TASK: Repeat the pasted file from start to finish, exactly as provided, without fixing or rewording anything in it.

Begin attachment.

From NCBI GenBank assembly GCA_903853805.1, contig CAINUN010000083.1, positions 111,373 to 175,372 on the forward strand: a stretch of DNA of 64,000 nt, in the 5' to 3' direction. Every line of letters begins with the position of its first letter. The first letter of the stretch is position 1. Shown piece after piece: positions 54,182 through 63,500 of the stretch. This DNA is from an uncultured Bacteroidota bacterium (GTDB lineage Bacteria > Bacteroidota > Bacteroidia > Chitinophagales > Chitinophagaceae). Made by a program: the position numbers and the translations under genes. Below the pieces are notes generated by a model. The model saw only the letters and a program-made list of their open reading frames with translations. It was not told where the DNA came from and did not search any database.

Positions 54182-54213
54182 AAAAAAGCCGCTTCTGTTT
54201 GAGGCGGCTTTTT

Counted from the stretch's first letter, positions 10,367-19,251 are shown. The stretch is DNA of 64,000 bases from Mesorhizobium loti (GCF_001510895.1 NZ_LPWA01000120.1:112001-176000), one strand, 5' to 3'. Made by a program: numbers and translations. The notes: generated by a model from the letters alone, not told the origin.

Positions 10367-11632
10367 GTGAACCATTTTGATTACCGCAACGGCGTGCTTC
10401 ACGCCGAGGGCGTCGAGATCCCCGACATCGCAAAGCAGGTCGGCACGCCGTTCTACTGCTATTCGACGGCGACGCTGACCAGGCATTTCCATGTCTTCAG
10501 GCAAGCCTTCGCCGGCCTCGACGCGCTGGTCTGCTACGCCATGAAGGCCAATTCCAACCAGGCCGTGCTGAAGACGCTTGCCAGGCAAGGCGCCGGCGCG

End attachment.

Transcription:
From NCBI GenBank assembly GCA_903853805.1, contig CAINUN010000083.1, positions 111,373 to 175,372 on the forward strand: a stretch of DNA of 64,000 nt, in the 5' to 3' direction. Every line of letters begins with the position of its first letter. The first letter of the stretch is position 1. Shown piece after piece: positions 54,182 through 63,500 of the stretch. This DNA is from an uncultured Bacteroidota bacterium (GTDB lineage Bacteria > Bacteroidota > Bacteroidia > Chitinophagales > Chitinophagaceae). Made by a program: the position numbers and the translations under genes. Below the pieces are notes generated by a model. The model saw only the letters and a program-made list of their open reading frames with translations. It was not told where the DNA came from and did not search any database.

Positions 54182-54213
54182 AAAAAAGCCGCTTCTGTTT
54201 GAGGCGGCTTTTT

Counted from the stretch's first letter, positions 10,367-19,251 are shown. The stretch is DNA of 64,000 bases from Mesorhizobium loti (GCF_001510895.1 NZ_LPWA01000120.1:112001-176000), one strand, 5' to 3'. Made by a program: numbers and translations. The notes: generated by a model from the letters alone, not told the origin.

Positions 10367-11632
10367 GTGAACCATTTTGATTACCGCAACGGCGTGCTTC
10401 ACGCCGAGGGCGTCGAGATCCCCGACATCGCAAAGCAGGTCGGCACGCCGTTCTACTGCTATTCGACGGCGACGCTGACCAGGCATTTCCATGTCTTCAG
10501 GCAAGCCTTCGCCGGCCTCGACGCGCTGGTCTGCTACGCCATGAAGGCCAATTCCAACCAGGCCGTGCTGAAGACGCTTGCCAGGCAAGGCGCCGGCGCG